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Particulate matter exposure impairs systematic microvascular endothelium-dependent dilation.

Nurkiewicz-TR; Porter-DW; Barger-M; Castranova-V; Boegehold-MA
Environ Health Perspect 2004 Sep; 112(13):1299-1306
Acute exposure to airborne pollutants, such as solid particulate matter (PM), increases the risk of cardiovascular dysfunction, but the mechanisms by which PM evokes systemic effects remain to be identified. The purpose of this study was to determine if pulmonary exposure to a PM surrogate, such as residual oil fly ash (ROFA), affects endothelium-dependent dilation in the systemic microcirculation. Rats were intratracheally instilled with ROFA at 0.1, 0.25, 1 or 2 mg/rat 24 hr before experimental measurements. Rats intratracheally instilled with saline or titanium dioxide (0.25 mg/rat) served as vehicle or particle control groups, respectively. In vivo microscopy of the spinotrapezius muscle was used to study systemic arteriolar dilator responses to the Ca2+ ionophore A23187, administered by ejection via pressurized micropipette into the arteriolar lumen. We used analysis of bronchoalveolar lavage (BAL) samples to monitor identified pulmonary inflammation and damage. To determine if ROFA exposure affected arteriolar nitric oxide sensitivity, sodium nitroprusside was iontophoretically applied to arterioles of rats exposed to ROFA. In saline-treated rats, A23187 dilated arterioles up to 72 +/- 7% of maximum. In ROFA- and TiO2-exposed rats, A23187-induced dilation was significantly attenuated. BAL fluid analysis revealed measurable pulmonary inflammation and damage after exposure to 1 and 2 mg ROFA (but not TiO2 or < 1 mg ROFA), as evidenced by significantly higher polymorphonuclear leukocyte cell counts, enhanced BAL albumin levels, and increased lactate dehydrogenase activity in BAL fluid. The sensitivity of arteriolar smooth muscle to NO was similar in saline-treated and ROFA-exposed rats, suggesting that pulmonary exposure to ROFA affected endothelial rather than smooth muscle function. A significant increase in venular leukocyte adhesion and rolling was observed in ROFA-exposed rats, suggesting local inflammation at the systemic microvascular level. These results indicate that pulmonary PM exposure impairs systemic endothelium-dependent arteriolar dilation. Moreover, because rats exposed to < 1 mg ROFA or TiO2 did not exhibit BAL signs of pulmonary damage or inflammation, it appears that PM exposure can impair systemic microvascular function independently of detectable pulmonary inflammation.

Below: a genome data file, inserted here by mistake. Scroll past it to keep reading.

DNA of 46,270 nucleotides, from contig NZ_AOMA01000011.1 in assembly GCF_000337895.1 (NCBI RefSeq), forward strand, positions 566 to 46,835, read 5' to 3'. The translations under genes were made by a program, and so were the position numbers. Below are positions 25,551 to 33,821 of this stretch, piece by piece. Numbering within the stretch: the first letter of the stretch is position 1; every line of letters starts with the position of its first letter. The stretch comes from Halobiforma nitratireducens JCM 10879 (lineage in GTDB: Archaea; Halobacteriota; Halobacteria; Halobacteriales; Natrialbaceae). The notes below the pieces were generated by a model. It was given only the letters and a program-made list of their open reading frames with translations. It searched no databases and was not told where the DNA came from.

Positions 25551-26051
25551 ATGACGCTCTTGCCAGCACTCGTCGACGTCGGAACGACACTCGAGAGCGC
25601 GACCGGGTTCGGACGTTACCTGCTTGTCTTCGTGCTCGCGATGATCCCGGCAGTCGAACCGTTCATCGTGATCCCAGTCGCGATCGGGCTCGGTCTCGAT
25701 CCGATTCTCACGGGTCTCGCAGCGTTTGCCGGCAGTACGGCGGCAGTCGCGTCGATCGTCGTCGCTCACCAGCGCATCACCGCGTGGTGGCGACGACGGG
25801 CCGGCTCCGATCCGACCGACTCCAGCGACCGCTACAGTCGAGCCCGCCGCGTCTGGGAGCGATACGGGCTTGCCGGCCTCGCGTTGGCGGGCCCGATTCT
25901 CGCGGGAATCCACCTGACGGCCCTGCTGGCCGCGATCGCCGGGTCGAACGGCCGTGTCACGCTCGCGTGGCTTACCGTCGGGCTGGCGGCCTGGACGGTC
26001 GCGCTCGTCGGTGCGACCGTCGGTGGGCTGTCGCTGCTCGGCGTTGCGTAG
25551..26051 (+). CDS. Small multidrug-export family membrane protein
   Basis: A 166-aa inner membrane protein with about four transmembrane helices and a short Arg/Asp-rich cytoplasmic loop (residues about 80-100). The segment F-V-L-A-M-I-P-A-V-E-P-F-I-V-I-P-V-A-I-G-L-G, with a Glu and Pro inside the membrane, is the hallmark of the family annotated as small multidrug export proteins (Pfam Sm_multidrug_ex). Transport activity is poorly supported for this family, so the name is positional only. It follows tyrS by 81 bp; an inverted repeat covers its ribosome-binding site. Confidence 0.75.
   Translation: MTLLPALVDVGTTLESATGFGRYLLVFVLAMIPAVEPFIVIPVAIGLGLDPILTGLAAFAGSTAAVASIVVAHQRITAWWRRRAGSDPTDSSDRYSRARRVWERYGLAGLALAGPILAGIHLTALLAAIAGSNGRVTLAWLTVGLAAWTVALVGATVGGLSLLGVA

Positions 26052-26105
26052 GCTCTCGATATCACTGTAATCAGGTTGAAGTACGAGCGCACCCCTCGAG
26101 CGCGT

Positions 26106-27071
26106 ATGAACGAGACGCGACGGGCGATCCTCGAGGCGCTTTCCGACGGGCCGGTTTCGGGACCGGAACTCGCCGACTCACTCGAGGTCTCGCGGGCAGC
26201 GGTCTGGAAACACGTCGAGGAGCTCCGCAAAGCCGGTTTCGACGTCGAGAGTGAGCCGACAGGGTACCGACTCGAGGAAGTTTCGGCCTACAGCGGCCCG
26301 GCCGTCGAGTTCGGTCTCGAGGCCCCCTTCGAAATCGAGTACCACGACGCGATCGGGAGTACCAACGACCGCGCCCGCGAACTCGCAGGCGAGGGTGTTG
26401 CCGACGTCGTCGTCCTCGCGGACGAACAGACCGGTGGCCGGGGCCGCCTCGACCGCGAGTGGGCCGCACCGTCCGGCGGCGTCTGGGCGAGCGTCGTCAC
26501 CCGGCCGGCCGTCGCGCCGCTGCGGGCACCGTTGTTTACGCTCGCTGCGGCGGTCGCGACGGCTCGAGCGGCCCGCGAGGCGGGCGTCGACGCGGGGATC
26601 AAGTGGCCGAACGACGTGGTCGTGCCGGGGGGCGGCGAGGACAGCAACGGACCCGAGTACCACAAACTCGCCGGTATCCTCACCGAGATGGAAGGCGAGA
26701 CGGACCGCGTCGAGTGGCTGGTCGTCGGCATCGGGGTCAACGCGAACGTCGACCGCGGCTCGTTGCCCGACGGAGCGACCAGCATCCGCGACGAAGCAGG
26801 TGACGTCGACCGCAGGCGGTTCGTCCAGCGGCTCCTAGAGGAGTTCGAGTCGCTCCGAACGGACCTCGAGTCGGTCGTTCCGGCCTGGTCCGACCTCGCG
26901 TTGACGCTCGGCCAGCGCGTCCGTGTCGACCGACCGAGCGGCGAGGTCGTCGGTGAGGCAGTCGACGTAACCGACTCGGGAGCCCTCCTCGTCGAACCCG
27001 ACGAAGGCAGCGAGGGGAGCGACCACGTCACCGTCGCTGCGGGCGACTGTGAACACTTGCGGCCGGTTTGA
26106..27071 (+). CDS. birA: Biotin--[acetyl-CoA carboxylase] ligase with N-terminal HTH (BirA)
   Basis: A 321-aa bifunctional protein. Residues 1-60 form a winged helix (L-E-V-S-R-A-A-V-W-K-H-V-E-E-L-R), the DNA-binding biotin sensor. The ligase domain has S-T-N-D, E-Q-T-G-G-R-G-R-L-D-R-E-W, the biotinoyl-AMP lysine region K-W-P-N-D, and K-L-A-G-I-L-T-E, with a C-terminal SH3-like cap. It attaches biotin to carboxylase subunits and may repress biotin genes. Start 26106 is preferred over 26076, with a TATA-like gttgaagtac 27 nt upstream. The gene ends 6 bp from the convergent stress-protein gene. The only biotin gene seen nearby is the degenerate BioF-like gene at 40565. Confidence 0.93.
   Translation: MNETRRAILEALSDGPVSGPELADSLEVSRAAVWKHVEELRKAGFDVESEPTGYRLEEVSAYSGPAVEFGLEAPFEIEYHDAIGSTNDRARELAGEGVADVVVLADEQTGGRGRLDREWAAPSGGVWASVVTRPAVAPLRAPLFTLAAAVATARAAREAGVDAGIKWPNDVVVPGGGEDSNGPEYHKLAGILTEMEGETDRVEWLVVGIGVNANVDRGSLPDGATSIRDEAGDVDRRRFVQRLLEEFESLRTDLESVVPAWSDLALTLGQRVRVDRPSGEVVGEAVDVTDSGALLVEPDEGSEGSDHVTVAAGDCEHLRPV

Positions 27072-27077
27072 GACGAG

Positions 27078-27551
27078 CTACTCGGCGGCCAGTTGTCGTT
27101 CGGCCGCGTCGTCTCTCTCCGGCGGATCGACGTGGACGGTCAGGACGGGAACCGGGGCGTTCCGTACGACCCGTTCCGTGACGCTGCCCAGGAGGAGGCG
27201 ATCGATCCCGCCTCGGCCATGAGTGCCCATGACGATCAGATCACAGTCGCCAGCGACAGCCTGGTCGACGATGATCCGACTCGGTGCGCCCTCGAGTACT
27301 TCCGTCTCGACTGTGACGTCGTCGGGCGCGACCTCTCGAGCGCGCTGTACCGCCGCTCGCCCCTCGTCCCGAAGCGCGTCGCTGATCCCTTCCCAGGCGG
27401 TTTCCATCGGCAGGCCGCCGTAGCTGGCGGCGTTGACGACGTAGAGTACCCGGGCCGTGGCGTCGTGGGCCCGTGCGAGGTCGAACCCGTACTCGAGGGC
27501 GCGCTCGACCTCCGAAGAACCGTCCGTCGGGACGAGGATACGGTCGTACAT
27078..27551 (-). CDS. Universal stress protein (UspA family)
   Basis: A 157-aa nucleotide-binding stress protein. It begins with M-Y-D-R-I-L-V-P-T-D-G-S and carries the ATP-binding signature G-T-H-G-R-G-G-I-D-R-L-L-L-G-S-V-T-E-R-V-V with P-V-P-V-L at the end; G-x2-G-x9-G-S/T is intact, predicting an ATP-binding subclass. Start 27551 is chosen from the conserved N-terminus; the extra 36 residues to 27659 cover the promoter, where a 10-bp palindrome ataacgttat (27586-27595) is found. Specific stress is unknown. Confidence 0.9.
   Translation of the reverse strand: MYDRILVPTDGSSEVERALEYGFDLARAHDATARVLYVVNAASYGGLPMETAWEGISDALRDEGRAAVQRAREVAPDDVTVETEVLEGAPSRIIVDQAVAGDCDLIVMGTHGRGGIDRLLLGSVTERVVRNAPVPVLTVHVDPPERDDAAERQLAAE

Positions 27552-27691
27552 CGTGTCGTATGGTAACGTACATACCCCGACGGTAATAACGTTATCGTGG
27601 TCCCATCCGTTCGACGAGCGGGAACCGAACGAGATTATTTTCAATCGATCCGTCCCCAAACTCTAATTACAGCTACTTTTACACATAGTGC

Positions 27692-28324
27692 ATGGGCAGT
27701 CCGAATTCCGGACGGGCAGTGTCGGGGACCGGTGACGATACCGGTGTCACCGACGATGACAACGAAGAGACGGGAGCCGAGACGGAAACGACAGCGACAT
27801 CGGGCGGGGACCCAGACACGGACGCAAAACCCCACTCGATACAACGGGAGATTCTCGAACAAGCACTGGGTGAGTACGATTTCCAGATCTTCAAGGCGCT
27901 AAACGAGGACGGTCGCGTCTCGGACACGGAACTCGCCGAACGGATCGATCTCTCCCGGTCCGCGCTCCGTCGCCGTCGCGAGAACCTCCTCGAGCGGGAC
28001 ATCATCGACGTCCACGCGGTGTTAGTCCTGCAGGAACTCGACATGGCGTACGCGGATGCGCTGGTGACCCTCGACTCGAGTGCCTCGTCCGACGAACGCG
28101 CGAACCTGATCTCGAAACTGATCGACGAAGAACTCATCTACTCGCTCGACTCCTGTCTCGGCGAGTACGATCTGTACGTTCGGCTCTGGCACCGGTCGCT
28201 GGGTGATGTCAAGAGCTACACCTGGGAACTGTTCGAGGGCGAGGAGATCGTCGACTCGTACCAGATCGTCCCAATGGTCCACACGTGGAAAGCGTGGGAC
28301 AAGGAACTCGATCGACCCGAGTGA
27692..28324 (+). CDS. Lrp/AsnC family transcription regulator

Particulates; Airborne-particles; Pollutants; Risk-factors; Cardiovascular-system-disorders; Pulmonary-system-disorders; Laboratory-animals; Animals; Animal-studies; In-vivo-studies
T.R. Nurkiewicz, Department of Physiology and Pharmacology, Box 9229, Robert C. Byrd Health Sciences Center, West Virginia University, Morgantown, WV 26506-9229 USA
13463-67-7; 10102-43-9
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Environmental Health Perspectives